LED test / review – Osram OSTAR Projection Compact LE UW Q8WP – Black Flat's big brother, very high luminance at higher flux!

LED test / review


Osram Ostar Projection Compact LE UW Q8WP

UPDATE --- 06/21/18 --- diagram Vf / light flux depending on Tj added!

UPDATE --- 06/23/18 --- raw data added! (link)

A longer time ago I got an Osram Ostar Projection Compact LE UQ Q8WP. This LED looks very interesting for luminance and maximum light flux, which could possibly beat also the good old XP-G2 S4 2B in luminance.

Technical data

Tj 25 °C / If 1,400 mA unless noted otherwise

Order code: unknown

Type: single die (lateral)
Binning: unknown
Rated voltage: min. 2.80 V, max. 3.50 V
Forward current: 40 to 5,000 mA
Peak forward current: 40 to 6,000 mA
Viewing angle: typ. 130° (at 50 % Iv)
Thermal resistance: typ. 2.6 °C/W (max 3.6)
Junction temp.: max. 150 °C

The official datasheet can be found here (download starting by click on link, offficial Osram website, pdf)

The Q8WP was developed for projection /stage applications, mostly for beamer and stage or entertainment lighting. I got this sample from a member of the german forum a longer time ago.

It features a glass window on top, against many other LEDs which are equipped with silicon domes or protective coatings. This makes the Q8WP very sensitive against damage in case of falls or mishandling. For that the LED can be easily cleaned and is also less sensistive to soldering flux.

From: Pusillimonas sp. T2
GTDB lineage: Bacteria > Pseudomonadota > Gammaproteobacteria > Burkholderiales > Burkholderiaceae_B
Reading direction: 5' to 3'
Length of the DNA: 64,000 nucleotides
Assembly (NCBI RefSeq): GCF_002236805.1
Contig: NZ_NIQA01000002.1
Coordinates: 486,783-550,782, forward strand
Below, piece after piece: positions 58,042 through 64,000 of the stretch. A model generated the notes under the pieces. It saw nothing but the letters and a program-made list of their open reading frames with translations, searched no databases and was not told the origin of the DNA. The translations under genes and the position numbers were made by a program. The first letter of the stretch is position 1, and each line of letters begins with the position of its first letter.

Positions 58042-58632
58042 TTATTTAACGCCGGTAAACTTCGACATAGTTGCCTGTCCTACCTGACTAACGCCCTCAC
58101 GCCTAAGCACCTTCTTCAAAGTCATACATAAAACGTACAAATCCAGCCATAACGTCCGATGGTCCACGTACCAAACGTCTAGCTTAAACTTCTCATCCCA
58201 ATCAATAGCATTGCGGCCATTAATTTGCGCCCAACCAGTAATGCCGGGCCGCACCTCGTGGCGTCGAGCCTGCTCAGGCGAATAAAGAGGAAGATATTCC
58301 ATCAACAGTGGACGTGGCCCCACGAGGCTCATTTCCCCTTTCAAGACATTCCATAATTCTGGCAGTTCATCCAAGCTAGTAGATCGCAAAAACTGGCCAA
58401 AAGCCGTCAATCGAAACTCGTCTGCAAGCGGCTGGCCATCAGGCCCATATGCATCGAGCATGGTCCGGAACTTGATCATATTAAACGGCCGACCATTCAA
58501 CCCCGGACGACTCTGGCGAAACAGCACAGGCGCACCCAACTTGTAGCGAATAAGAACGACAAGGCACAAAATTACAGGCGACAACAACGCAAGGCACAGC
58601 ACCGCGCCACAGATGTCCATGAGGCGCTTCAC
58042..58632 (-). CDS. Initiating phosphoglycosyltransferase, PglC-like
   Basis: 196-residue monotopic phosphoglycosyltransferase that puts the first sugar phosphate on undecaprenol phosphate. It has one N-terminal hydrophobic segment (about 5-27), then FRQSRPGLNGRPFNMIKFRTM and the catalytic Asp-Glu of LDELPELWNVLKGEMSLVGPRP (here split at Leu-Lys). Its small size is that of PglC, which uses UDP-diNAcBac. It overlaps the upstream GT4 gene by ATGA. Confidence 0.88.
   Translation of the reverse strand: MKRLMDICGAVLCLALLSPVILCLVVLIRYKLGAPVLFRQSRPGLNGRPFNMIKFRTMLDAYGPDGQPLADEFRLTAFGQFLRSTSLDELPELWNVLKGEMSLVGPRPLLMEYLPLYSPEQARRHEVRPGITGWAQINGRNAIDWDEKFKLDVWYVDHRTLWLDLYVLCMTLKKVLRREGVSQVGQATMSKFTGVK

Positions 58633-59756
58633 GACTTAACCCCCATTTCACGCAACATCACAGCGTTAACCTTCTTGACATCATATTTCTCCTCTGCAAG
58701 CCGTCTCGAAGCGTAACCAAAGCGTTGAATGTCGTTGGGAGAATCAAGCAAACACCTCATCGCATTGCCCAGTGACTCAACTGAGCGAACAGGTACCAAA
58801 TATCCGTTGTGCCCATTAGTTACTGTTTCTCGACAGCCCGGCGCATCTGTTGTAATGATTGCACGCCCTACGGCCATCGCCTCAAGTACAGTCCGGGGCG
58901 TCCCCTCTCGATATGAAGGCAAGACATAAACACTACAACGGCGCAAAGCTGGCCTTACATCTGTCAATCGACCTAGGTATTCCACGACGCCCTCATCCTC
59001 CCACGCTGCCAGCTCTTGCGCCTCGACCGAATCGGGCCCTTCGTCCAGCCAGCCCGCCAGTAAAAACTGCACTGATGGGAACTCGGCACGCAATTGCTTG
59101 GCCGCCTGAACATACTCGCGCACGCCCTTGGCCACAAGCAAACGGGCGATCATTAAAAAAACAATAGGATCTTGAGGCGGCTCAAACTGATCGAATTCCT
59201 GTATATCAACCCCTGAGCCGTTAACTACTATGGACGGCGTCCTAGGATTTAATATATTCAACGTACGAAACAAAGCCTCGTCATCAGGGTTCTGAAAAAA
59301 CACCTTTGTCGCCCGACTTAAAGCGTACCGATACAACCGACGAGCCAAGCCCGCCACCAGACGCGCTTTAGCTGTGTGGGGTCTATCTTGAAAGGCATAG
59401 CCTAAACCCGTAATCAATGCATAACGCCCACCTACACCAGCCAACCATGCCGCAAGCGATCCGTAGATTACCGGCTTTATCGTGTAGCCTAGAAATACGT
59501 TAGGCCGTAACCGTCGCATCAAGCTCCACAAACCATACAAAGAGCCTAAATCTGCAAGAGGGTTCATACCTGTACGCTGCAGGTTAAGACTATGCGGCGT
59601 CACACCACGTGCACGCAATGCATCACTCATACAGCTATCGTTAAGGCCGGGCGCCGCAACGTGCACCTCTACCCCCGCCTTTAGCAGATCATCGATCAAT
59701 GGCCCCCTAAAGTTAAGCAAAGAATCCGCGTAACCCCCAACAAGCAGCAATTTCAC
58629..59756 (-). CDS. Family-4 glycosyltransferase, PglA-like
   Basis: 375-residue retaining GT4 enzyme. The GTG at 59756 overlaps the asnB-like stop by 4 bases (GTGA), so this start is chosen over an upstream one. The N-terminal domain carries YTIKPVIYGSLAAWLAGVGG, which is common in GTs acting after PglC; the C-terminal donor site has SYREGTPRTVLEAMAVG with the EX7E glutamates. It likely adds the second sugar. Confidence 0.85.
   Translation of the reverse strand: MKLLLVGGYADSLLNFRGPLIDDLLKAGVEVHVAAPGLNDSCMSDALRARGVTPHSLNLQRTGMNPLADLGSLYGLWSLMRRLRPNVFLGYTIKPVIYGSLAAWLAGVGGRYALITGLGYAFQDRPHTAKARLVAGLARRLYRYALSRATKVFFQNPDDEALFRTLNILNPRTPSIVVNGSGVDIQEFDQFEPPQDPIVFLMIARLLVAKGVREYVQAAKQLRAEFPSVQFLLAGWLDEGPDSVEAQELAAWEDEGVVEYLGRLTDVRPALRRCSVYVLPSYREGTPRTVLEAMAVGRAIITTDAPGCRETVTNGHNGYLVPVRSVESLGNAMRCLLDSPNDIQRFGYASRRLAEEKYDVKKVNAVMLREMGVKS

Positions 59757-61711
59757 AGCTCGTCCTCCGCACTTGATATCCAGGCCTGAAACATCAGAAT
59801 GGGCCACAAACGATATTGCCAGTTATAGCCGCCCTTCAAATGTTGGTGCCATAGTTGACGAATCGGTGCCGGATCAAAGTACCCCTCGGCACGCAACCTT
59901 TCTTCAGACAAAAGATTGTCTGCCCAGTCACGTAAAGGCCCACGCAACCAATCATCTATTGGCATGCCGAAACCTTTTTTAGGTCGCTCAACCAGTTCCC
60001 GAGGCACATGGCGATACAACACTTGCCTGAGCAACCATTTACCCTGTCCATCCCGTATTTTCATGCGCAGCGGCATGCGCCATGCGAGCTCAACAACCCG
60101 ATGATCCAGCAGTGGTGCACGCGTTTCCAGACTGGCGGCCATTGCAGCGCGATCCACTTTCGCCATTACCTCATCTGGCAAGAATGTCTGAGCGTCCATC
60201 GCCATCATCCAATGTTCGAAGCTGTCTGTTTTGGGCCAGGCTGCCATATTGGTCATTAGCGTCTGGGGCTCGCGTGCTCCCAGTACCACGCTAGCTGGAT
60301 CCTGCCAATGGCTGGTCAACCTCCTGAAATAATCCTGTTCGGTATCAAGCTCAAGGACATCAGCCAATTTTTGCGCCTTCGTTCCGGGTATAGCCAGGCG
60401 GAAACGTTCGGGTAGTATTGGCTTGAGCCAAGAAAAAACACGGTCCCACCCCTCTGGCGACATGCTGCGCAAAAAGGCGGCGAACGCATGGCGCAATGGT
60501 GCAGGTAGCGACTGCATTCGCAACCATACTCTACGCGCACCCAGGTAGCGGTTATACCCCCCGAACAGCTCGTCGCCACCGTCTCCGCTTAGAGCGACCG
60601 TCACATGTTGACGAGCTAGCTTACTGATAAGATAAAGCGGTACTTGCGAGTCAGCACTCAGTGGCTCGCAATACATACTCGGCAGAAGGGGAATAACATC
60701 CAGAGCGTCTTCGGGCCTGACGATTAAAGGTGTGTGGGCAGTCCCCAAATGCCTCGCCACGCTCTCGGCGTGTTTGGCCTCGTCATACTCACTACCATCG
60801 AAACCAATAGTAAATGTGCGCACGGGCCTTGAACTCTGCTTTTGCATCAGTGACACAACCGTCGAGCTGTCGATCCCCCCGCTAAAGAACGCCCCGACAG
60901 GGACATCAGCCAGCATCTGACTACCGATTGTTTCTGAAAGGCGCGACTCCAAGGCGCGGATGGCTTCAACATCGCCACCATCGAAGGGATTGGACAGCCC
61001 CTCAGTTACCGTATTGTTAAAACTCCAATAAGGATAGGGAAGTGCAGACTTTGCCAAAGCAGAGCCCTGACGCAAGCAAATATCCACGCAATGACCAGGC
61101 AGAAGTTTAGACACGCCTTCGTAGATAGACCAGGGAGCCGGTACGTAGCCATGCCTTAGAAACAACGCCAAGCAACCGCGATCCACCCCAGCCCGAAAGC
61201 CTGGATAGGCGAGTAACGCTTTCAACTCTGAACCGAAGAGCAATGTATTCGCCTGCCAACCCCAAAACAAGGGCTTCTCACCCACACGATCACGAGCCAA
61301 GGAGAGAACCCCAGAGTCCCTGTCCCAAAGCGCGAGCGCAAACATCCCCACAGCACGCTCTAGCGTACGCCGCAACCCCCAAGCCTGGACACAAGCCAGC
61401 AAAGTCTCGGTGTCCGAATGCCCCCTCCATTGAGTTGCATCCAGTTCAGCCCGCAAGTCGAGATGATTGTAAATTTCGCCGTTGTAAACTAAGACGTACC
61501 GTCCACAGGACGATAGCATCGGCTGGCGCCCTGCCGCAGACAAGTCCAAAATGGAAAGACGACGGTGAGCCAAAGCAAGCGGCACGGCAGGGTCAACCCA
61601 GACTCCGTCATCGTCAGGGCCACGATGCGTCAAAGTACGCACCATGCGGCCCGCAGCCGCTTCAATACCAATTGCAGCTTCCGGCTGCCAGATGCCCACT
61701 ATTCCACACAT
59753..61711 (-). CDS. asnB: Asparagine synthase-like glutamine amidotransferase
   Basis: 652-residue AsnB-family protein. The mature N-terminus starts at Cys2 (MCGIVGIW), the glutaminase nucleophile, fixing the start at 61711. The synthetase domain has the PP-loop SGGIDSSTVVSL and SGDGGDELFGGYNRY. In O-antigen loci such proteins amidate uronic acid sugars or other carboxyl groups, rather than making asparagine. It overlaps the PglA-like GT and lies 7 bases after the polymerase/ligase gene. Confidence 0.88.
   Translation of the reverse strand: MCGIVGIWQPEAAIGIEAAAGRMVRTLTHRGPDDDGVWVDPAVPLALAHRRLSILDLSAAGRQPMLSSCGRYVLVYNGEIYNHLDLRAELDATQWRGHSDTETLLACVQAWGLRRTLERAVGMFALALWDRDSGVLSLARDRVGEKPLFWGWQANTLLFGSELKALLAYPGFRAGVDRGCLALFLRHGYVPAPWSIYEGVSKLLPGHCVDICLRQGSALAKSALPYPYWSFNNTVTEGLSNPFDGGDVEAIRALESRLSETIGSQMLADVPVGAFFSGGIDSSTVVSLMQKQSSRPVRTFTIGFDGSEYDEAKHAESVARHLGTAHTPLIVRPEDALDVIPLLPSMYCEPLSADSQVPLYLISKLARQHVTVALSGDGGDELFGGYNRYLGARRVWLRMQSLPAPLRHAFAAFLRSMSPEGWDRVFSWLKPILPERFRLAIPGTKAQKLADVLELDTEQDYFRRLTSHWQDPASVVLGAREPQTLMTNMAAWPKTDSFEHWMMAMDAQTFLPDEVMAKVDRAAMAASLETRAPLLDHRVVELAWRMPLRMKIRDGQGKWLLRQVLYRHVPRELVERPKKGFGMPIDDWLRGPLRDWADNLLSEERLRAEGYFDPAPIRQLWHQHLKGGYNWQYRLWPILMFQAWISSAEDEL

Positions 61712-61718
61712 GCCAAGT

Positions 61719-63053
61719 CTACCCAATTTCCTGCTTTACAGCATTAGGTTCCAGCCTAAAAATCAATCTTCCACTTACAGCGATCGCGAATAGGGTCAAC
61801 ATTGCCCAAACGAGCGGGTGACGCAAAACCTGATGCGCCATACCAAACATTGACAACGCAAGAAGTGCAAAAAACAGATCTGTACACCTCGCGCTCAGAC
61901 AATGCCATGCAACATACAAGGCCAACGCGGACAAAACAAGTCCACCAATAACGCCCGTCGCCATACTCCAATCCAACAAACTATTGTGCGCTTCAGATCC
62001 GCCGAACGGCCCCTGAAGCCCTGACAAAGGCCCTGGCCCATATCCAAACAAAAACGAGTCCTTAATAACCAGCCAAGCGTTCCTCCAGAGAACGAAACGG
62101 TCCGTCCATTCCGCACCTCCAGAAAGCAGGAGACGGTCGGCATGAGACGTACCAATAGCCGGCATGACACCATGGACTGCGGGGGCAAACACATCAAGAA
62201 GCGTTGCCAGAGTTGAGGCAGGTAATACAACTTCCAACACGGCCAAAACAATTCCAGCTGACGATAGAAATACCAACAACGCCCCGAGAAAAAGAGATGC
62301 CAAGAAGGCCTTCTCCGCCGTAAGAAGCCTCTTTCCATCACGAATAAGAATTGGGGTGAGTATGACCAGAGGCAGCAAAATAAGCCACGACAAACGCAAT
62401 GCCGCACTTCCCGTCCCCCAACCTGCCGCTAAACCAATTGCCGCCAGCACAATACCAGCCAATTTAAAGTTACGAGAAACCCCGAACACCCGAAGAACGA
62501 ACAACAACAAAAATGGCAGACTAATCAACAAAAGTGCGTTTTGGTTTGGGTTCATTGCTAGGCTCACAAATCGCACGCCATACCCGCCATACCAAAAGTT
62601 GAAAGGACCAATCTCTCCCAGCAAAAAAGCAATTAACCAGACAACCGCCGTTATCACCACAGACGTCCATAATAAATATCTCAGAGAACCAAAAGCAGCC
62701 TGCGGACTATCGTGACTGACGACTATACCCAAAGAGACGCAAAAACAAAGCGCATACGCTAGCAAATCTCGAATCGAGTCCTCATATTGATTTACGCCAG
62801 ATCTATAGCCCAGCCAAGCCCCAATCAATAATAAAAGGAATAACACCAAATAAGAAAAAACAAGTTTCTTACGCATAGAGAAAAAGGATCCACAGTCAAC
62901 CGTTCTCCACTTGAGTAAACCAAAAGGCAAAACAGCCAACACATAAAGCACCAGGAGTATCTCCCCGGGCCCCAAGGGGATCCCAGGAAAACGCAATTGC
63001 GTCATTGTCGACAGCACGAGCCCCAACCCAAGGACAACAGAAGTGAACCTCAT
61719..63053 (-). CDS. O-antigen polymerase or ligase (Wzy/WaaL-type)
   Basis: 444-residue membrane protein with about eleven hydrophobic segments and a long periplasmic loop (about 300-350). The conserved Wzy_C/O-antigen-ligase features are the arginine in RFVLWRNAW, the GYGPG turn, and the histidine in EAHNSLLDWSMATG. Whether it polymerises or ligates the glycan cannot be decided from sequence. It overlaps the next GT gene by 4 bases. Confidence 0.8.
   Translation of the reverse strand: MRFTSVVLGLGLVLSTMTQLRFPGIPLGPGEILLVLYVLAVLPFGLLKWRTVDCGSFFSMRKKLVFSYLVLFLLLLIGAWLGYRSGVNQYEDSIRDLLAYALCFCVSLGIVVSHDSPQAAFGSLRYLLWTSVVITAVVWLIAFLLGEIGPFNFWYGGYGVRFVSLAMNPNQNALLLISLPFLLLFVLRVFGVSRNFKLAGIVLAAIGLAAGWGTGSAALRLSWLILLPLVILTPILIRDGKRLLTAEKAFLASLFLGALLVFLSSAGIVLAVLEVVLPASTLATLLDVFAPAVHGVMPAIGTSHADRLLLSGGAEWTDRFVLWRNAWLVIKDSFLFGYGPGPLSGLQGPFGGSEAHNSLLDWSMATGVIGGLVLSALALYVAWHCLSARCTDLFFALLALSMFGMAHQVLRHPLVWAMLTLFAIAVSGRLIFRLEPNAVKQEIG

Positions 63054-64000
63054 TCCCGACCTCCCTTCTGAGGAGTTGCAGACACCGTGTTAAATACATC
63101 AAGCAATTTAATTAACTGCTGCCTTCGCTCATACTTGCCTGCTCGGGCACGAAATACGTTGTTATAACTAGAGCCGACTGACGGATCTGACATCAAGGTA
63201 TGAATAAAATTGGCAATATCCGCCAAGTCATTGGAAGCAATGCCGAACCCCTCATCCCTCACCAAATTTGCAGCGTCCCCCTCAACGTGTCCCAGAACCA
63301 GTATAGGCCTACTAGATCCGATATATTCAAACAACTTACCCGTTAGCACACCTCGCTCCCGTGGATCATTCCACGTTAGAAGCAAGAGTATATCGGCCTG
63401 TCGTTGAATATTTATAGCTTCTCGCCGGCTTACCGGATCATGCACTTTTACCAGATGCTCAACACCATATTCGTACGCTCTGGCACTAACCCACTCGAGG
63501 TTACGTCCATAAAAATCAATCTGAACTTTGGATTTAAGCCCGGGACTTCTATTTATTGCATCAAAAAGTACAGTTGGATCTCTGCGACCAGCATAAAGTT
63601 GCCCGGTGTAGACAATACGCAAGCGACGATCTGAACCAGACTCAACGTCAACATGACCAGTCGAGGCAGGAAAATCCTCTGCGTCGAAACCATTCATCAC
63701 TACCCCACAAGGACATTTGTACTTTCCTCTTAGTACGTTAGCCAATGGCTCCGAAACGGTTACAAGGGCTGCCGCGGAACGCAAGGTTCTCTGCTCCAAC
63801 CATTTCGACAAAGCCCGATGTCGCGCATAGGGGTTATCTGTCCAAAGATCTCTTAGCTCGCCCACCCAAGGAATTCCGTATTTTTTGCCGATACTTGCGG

Because of the not symmetric shape the use of center rings made with lathe is not recommended, also the die is not centered on the LED package which could make the precise centering of the reflector more difficult.

The Q8WP fits on a XP Noctigon MCPCB you can see in the previous pictures.

The die is connected with four bonding wires. At the bonding pad edges there are yellow-colored surfaces, which is known from many newer LEDs, especially that one in Flip Chip design. So I decided to look further to check if light is emitted sideways.

And indeed it is true, the sides are also lit up which can be seen in the both pictures above. From top view the side light isn't reflected by the substrate really well, but it is visible. But this means also that the real LES is a lot bigger than stated in the package outline shown in the datasheet in which the die is 1.55 x 1.23 mm in size, but only in top view.

In the official datasheet the ‚radiating surface‘ is given as 1.8 mm², which is true. But apparently this is valid for the one only visible from above, not for the light emitting sides.


25 °C Tsp, unless noted otherwise.

raw data here